Bedbugs, Lead Paint, and Neck Pain: a Case Study of Alexander Technique NYC

emergencyby Dan Cayer In 7 memorable months, my family was visited by 2 of New York City’s dreaded housing plagues: lead paint and bedbugs. If you count hardhearted, greedy landlords, then we had that plague, too. Twice, we packed up all our stuff, tried to keep normalcy for Ruby, and twice we were disappointed (crushed, really) to find out that we could not live safely in the apartments we had moved into.

In the first apartment, our landlord evicted us after Ruby tested high for lead in her blood rather than deal with the lead. We were living on a month-to-month lease since things had been previously very friendly between us. He also blamed all the lead exposure on a single bookshelf we attached to a wall. In our next apartment, my wife had two allergic reactions to bug bites before we happened to catch a bedbug scampering across our bed at 3 AM. Ruby and I soon started getting bit as well. Our landlord had lied to us about bedbugs in the building – the previous tenants lasted only three months.

We weighed our strategies: court, rent strike, living in plastic biohazard suits, but ultimately, though we were deceived both times, we had little recourse but to walk and take our revenge fantasies with us.

The feelings of powerlessness, rage, and worry were having a field day on my body. I’d walk around during the day, thinking of how unfair it was and hating my landlord. It felt as if someone were drilling my head down into my body. My neck and shoulders were hardening into concrete. Adrenaline was pumping all day long; it began production early in the morning, waking me up around 4:30 or 5.

Each time I thought about the unfairness of our plight, I could feel a wave of tightening seize my body. My wife and I were paralyzed with how to proceed. How do we fight to get back our security deposit? What were our rights when we were clearly not at fault?

It wasn’t until I checked in with my body that one decision became clear. When I thought about staying and fighting and going to court, my body contracted into a fist. When I imagined just leaving – money be damned – I felt the fist relax and enjoyment seemed possible again. At that moment, and many others throughout the 7 months, my training in the Alexander Technique helped me find a place, as Rumi wrote, “Beyond our ideas of right-doing and wrong-doing, there is a field. I’ll meet you there.”

Steering myself over and over from the hypothetical, from rehashing the past or recounting our injustices, to the present experience of living in my mind and body was tremendously healing. It not only kept me moored to sanity (mostly), I was training for how I want to deal with hard times in my life. I don’t want to be driven mad with fear or completely lost when life becomes unstable. I want to be embodied enough to breathe and to think. In the revenge fantasies and fearful projecting into the future, I was always having to fend for myself. Coming back to my body and mind also meant returning to my family and the humor and love we still managed to improvise, picnicking on top of our plastic bins with Thai takeout. Soon, it would be time to move again and leave the plastic bags behind. By returning faithfully to the present moment, I could really leave it all behind.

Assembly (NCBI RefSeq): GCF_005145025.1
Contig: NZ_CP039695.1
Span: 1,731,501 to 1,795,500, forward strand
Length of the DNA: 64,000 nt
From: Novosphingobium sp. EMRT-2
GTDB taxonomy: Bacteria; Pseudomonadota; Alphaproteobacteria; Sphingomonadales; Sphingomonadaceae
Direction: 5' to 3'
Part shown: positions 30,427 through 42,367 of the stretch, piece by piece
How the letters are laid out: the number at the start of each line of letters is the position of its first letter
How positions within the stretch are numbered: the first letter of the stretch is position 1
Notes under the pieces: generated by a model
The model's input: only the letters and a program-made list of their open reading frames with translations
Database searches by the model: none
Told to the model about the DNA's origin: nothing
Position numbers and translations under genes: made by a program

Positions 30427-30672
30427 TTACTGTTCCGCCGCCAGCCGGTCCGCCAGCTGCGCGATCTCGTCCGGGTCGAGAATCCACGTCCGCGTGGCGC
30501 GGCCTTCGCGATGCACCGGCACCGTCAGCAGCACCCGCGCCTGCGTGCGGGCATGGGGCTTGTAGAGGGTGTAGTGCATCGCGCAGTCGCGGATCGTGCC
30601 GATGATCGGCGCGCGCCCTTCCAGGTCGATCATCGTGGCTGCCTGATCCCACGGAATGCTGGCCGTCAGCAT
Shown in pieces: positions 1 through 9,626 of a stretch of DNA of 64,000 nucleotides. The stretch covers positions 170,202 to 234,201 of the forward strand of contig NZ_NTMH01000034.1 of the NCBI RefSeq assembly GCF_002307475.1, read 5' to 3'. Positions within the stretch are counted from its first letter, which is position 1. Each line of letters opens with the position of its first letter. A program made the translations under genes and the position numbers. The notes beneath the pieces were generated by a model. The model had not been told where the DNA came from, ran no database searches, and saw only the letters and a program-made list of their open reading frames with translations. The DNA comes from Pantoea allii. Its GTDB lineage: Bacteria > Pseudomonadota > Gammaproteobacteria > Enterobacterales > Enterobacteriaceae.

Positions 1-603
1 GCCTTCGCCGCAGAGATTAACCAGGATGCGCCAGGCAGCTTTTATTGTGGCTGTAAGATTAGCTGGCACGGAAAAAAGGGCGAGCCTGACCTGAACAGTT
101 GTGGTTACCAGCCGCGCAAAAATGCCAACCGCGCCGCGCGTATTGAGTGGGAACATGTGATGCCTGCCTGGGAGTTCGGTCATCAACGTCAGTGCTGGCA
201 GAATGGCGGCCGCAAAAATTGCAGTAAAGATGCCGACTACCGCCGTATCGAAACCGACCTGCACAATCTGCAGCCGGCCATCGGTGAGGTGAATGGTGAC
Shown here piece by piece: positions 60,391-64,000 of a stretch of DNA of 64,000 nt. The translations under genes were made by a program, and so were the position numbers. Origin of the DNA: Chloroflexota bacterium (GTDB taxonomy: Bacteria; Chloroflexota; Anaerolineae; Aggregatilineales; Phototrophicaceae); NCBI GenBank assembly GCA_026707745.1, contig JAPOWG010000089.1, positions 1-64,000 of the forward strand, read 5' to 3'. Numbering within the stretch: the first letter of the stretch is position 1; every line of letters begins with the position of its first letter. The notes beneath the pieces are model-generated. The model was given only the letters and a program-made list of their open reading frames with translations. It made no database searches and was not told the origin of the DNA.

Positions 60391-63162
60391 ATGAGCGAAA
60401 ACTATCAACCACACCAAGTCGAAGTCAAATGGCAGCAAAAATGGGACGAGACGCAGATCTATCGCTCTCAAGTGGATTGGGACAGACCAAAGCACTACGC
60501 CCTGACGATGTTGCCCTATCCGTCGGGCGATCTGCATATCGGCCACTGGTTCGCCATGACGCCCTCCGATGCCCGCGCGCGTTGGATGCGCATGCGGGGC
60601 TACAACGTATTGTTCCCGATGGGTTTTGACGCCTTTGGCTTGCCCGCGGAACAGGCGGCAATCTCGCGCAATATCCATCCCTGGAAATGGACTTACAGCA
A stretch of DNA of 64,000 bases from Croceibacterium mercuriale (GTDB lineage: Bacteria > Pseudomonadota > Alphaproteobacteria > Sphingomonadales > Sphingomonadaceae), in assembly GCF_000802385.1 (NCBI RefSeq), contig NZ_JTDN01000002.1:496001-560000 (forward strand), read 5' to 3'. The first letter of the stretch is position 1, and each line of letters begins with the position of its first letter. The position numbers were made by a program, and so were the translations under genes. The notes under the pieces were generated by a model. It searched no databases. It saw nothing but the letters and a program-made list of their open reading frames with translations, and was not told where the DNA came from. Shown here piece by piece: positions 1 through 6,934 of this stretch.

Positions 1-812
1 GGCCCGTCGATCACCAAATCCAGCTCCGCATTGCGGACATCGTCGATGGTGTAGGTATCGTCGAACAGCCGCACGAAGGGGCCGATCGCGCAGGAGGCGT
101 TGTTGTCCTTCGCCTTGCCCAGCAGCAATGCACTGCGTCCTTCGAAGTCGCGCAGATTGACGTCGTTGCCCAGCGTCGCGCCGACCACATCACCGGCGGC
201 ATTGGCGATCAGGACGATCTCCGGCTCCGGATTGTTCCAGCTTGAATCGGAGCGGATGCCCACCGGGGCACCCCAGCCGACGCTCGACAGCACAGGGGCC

This post was originally published at dancayerfluidmovement.com

[author] [author_image timthumb='on']http://www.acatnyc.org/main/wp-content/uploads/2014/03/Dan-Head-Shot-13.jpg[/author_image] [author_info]DAN CAYER is a nationally certified teacher of the Alexander Technique. After a serious injury left him unable to work or even carry out household tasks, he began studying the technique. His return to health, as well as his experience with the physical, mental, and emotional aspects of pain, inspired him to help others. He now teaches his innovative approach in Union Square, Carroll Gardens and in Park Slope, Brooklyn. He also teaches adults to swim with greater ease and confidence by applying Alexander principles. You can find his next workshop or schedule a private lesson at www.dancayerfluidmovement.com.[/author_info] [/author]